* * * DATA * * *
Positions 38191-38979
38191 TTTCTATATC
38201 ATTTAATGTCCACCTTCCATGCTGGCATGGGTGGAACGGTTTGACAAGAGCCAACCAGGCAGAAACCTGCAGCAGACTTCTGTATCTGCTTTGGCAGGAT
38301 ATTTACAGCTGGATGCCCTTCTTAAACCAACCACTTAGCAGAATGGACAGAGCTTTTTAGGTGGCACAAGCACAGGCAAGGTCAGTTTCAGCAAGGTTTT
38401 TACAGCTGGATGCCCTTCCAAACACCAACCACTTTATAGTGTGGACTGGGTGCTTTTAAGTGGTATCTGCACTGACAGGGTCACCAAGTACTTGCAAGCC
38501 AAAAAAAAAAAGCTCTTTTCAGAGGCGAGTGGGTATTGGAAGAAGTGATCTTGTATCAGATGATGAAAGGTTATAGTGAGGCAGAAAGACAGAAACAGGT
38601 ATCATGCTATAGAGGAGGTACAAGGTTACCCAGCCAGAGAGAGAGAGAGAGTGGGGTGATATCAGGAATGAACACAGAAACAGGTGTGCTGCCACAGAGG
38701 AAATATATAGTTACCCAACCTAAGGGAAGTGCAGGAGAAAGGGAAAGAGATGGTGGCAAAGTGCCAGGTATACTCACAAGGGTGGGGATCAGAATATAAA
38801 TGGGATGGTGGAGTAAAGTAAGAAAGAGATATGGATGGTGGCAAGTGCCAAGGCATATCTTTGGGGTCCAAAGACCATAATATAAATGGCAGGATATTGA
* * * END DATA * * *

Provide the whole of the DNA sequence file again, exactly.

Positions 38191-38979
38191 TTTCTATATC
38201 ATTTAATGTCCACCTTCCATGCTGGCATGGGTGGAACGGTTTGACAAGAGCCAACCAGGCAGAAACCTGCAGCAGACTTCTGTATCTGCTTTGGCAGGAT
38301 ATTTACAGCTGGATGCCCTTCTTAAACCAACCACTTAGCAGAATGGACAGAGCTTTTTAGGTGGCACAAGCACAGGCAAGGTCAGTTTCAGCAAGGTTTT
38401 TACAGCTGGATGCCCTTCCAAACACCAACCACTTTATAGTGTGGACTGGGTGCTTTTAAGTGGTATCTGCACTGACAGGGTCACCAAGTACTTGCAAGCC
38501 AAAAAAAAAAAGCTCTTTTCAGAGGCGAGTGGGTATTGGAAGAAGTGATCTTGTATCAGATGATGAAAGGTTATAGTGAGGCAGAAAGACAGAAACAGGT
38601 ATCATGCTATAGAGGAGGTACAAGGTTACCCAGCCAGAGAGAGAGAGAGAGTGGGGTGATATCAGGAATGAACACAGAAACAGGTGTGCTGCCACAGAGG
38701 AAATATATAGTTACCCAACCTAAGGGAAGTGCAGGAGAAAGGGAAAGAGATGGTGGCAAAGTGCCAGGTATACTCACAAGGGTGGGGATCAGAATATAAA
38801 TGGGATGGTGGAGTAAAGTAAGAAAGAGATATGGATGGTGGCAAGTGCCAAGGCATATCTTTGGGGTCCAAAGACCATAATATAAATGGCAGGATATTGA